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Ticks and Lyme Disease

After a long winter, it’s hard to find anything bad to say about the arrival of spring. But the Copper Country Humane Society (CCHS) would like to remind everyone that the warmer weather that lets them enjoy long walks with their four-legged friends also signals the emergence of a less welcome arrival: ticks. And, with them, the possibility of Lyme disease.

Shelter director Becki Clouthier estimates that about ten dogs a year arrive at the CCHS testing positive for the disease, a number, she says, that has grown each year.  Typically, she and other shelter workers only test those dogs at greatest risk: hunting dogs, outdoor dogs, animals that come in with ticks on them and young dogs displaying lameness in their hind quarters, a known symptom of Lyme’s.  Confirmation of the disease is followed by a 30-day course of antibiotics, a treatment Clouthier said cost $150 per dog.  

In response to an email, Dr. Ivy Barnhart, DVM, of Copper Country Veterinary Clinic responded that she, too, has seen an increase in the number of animals testing positive each year, partly due to increased testing. “However,” she added, “ people who have lived in the area for a long time have stated that ticks were never as abundant as they are now.” The veterinarian said she suspected environmental and ecological changes may be responsible for the surge in the local tick population.

Primarily, it is through annual testing that the presence of the disease is discovered.  “It is important to note,” Dr. Barnhart reminded, “that dogs do not get a ‘bull’s eye rash’ after being bitten by ticks like people do. When a dog comes in that has a history of limping on more than one leg and seems generally painful and lethargic, we will often test for Lyme disease. Sometimes these dogs are so painful that they can’t walk and have to be carried by their owners.”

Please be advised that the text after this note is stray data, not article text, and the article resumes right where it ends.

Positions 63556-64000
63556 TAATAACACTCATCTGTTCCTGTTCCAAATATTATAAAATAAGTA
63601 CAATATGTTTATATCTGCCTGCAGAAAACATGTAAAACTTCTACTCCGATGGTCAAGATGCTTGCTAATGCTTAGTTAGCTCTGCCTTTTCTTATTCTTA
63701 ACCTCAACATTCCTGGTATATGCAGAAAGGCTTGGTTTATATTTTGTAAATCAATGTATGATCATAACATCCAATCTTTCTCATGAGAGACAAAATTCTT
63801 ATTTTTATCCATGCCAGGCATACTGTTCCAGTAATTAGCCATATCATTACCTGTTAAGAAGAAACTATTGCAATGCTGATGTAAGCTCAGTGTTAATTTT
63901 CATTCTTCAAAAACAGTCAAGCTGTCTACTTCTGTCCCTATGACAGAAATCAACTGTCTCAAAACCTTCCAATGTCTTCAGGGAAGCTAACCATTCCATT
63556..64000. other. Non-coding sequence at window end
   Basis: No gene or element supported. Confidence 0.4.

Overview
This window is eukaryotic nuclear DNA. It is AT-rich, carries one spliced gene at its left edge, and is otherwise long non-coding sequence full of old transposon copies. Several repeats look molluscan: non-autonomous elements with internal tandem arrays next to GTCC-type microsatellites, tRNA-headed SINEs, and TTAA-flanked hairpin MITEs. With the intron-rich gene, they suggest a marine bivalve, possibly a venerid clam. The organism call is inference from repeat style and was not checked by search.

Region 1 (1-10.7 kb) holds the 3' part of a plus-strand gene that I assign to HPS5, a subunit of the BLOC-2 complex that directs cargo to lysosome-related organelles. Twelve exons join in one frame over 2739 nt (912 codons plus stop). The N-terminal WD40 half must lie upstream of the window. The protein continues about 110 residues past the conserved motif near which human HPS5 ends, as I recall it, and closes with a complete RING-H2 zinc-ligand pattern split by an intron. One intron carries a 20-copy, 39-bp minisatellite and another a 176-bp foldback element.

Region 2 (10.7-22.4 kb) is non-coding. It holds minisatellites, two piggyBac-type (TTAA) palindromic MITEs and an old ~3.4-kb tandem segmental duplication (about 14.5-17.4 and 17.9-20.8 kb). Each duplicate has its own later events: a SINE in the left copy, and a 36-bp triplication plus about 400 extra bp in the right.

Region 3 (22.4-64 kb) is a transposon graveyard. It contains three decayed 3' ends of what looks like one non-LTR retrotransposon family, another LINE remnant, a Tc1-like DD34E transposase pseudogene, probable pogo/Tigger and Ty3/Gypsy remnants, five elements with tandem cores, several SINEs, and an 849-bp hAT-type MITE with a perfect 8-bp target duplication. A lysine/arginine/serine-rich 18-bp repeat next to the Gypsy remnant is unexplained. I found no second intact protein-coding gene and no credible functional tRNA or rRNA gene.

Another Lyme’s red flag may be the discovery of kidney disease, an illness that can develop as a secondary response to the infection. While not every animal’s illness will progress to that point, Dr. Barnhart warned that dogs who do “tend to respond poorly to treatment.”

On a more optimistic note, the vet added that “Thankfully, our canine friends do not typically seem to develop the same chronic illness symptoms associated with Lyme infection that some people do. However, the dogs that develop joint pain and kidney disease are seriously ill, and it is important to do everything we can to prevent dogs from suffering in this way; there is no way to predict which dogs will become severely affected by Lyme disease.”

In closing, Dr. Barnhart noted “ ticks that carry the bacteria are very common in this area,” and recommended, “that all dogs that are at risk of exposure to ticks (which is most of the dogs in our community) be protected with an effective tick prevention product and vaccinated annually.” An annual shot is necessary, she said, because the vaccine “is NOT associated with prolonged immunity.”

While CCHS does not offer Lyme disease inoculations, they provide a reduced cost dog and cat vaccination clinic. DHPP/FVRCP shots are available for $10; rabies shots are $10 for a 1-yr vaccine or $15 for a 3-yr vaccine.  In addition, microchipping is available on site for $20. Pet ear cleaning and nail trims can be provided for a donation. Keep your eyes open for the next vaccination clinic this fall!

Written by Susan Rasch


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